With cascad ing rice terraces and lush vegetation, Sapa is perched at an elevation of 5,250 ft (1,600 m) on the eastern slopes of the Hoang Lien Mountains, also known as the Tonkinese Alps. Jesuit priests first arrived here in 1918 and sent word of the idyllic views and pleasant climate back to Hanoi. By 1922, Sapa was estab- lished as a hill station where the French built villas, hotels, and tennis courts, transforming the place into a summer retreat.
In this scenic setting, French colonists or colons would flirt, gossip, eat strawberries, and drink lots of wine. These idyllic conditions lasted until World War II and the Japanese inva sion of 1941. Many villas and hotels were destroyed or aban doned in the next four decades dur ing wars with the French and the US . Still more destructive was the SinoVietna mese War of 1979, when the town itself was damaged.
Fortunately, following the introduction of Vietnam’s economic reforms or doi moi in the 1990s and the subsequent gradual opening of the country to tourism, Sapa gained a fresh lease on life. Revived by local entre preneurs and rediscovered by foreign visitors, the town slowly regained the distinction it enjoyed in colonial times. Set on several levels joined by small sloping streets and steep flights of steps, Sapa is home to diverse hill peoples, as well as ethnic Kinh and a growing army of visi- tors who come for the stunning views and fresh mountain air. Trekking has become a popular activity, and walks to nearby villages are open to all. Visitors often time their stay to coin cide with the weekend market, though it is now open on weekdays too. A major section of hill people are the Black Hmong, who generally wear indigo, followed by the Red Dao. Young women turn up for this colorful bazaar wearing exquisitely embroi dered skirts and jackets, elaborate headdresses, and heavy silver jewelry. The small and simple Sapa church, which was built in 1930 and set in a square, forms the center of town where the locals collect on feast days.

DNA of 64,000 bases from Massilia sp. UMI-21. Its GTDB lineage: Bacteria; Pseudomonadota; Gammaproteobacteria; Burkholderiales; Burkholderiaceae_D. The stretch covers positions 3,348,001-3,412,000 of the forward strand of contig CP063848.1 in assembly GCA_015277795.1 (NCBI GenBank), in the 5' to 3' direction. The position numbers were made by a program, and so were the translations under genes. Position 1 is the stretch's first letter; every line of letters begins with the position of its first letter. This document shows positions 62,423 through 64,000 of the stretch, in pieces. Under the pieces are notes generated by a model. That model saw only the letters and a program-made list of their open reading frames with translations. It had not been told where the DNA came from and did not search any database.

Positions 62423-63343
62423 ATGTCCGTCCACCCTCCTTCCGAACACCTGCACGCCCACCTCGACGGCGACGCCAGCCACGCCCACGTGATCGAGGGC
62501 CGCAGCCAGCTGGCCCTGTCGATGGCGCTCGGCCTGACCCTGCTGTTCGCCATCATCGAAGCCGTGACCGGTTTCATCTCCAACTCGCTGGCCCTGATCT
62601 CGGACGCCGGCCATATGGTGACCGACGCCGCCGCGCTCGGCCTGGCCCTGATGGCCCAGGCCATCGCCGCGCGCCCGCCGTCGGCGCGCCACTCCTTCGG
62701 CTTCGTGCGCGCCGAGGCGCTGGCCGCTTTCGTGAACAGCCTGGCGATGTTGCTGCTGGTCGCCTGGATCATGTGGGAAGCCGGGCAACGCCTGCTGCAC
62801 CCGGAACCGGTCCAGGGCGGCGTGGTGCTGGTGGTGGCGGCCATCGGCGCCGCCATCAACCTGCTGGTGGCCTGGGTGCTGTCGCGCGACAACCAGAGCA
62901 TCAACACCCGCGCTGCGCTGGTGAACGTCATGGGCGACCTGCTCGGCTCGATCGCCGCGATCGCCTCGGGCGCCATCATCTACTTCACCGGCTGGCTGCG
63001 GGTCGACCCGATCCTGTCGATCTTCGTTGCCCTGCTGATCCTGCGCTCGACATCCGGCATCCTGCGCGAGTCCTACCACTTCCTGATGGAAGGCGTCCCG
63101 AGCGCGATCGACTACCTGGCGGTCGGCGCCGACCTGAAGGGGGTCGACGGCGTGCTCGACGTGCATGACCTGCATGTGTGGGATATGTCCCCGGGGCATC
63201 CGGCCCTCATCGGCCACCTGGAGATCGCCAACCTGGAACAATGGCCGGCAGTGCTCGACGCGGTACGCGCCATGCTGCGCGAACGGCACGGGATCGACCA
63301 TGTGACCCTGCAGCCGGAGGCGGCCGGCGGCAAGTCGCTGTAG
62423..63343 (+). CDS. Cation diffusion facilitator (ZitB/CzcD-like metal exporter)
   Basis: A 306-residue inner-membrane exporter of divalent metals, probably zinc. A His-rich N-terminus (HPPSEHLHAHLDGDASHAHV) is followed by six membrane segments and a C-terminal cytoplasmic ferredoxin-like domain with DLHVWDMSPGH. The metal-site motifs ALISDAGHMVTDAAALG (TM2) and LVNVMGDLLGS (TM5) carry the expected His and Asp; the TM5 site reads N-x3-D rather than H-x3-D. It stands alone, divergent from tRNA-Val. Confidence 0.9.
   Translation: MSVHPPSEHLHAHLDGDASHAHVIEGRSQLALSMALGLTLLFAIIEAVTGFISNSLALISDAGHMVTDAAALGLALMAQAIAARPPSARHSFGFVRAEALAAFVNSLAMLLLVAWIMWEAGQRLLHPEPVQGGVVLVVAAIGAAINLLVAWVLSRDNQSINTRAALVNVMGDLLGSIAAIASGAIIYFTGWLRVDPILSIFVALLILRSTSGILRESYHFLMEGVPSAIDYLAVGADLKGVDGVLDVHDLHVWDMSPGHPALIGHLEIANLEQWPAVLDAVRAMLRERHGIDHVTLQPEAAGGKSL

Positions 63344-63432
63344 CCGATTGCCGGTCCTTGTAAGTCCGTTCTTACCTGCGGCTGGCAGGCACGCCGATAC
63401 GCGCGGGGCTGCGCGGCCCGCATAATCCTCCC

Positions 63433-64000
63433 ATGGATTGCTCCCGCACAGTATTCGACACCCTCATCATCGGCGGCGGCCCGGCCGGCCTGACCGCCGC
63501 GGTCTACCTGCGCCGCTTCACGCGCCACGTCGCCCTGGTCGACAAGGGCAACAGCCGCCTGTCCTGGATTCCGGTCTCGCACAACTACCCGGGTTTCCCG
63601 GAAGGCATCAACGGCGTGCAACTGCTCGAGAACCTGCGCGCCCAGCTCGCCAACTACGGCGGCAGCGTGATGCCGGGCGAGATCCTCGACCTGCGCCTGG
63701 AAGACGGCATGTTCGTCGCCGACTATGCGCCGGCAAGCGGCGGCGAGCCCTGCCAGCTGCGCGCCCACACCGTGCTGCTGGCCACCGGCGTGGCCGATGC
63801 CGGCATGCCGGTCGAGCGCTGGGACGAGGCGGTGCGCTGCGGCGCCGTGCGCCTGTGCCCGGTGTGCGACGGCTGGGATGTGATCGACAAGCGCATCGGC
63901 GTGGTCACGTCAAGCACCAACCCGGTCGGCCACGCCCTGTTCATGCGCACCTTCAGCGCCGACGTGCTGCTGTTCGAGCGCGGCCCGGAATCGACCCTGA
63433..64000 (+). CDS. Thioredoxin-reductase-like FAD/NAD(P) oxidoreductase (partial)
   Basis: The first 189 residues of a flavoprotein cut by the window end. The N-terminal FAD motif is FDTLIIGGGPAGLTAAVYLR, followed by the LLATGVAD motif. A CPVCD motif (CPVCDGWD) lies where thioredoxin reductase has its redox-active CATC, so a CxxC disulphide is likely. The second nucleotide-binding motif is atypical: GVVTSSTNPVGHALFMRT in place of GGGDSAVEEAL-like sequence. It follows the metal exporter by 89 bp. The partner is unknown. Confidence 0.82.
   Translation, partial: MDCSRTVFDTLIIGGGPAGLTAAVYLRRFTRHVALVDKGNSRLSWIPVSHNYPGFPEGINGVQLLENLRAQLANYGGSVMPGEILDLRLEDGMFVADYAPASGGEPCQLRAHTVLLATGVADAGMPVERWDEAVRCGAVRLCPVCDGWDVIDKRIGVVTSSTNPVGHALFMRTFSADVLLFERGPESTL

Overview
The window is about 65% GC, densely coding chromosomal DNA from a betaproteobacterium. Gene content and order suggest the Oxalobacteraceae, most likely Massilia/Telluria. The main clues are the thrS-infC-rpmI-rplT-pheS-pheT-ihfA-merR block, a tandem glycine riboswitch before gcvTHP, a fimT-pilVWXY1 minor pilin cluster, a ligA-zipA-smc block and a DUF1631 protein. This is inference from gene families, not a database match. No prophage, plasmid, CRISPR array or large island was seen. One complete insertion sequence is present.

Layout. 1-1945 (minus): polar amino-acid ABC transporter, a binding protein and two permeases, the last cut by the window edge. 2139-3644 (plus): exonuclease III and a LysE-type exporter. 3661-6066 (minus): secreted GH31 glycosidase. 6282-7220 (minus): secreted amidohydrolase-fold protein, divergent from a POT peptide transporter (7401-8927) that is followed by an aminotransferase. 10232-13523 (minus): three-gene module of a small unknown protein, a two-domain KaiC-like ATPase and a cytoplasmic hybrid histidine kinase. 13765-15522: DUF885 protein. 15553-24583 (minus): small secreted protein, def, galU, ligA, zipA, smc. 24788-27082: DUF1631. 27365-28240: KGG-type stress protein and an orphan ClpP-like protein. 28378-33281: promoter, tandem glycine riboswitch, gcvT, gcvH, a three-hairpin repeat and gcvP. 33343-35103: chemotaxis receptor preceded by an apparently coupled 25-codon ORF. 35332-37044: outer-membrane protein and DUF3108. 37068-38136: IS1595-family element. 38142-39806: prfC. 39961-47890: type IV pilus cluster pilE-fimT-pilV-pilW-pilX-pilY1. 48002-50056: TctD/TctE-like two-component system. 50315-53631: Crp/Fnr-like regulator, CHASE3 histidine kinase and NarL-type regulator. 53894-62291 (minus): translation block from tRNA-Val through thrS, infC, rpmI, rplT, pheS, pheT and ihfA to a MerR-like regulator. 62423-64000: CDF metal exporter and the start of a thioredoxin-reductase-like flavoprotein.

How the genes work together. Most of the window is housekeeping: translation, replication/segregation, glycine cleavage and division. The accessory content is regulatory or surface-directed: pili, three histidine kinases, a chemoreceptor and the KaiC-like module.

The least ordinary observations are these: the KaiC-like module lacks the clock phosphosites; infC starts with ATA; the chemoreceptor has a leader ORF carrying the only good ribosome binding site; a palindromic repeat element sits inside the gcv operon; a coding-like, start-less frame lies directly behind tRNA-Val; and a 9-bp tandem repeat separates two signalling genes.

Southeast of the town is Ham Rong or Dragon Jaw’s Hill. A gentle climb leads up through rockeries and grottos to a summit. From here, there are magnificent views of the tree- filled valleys below, dotted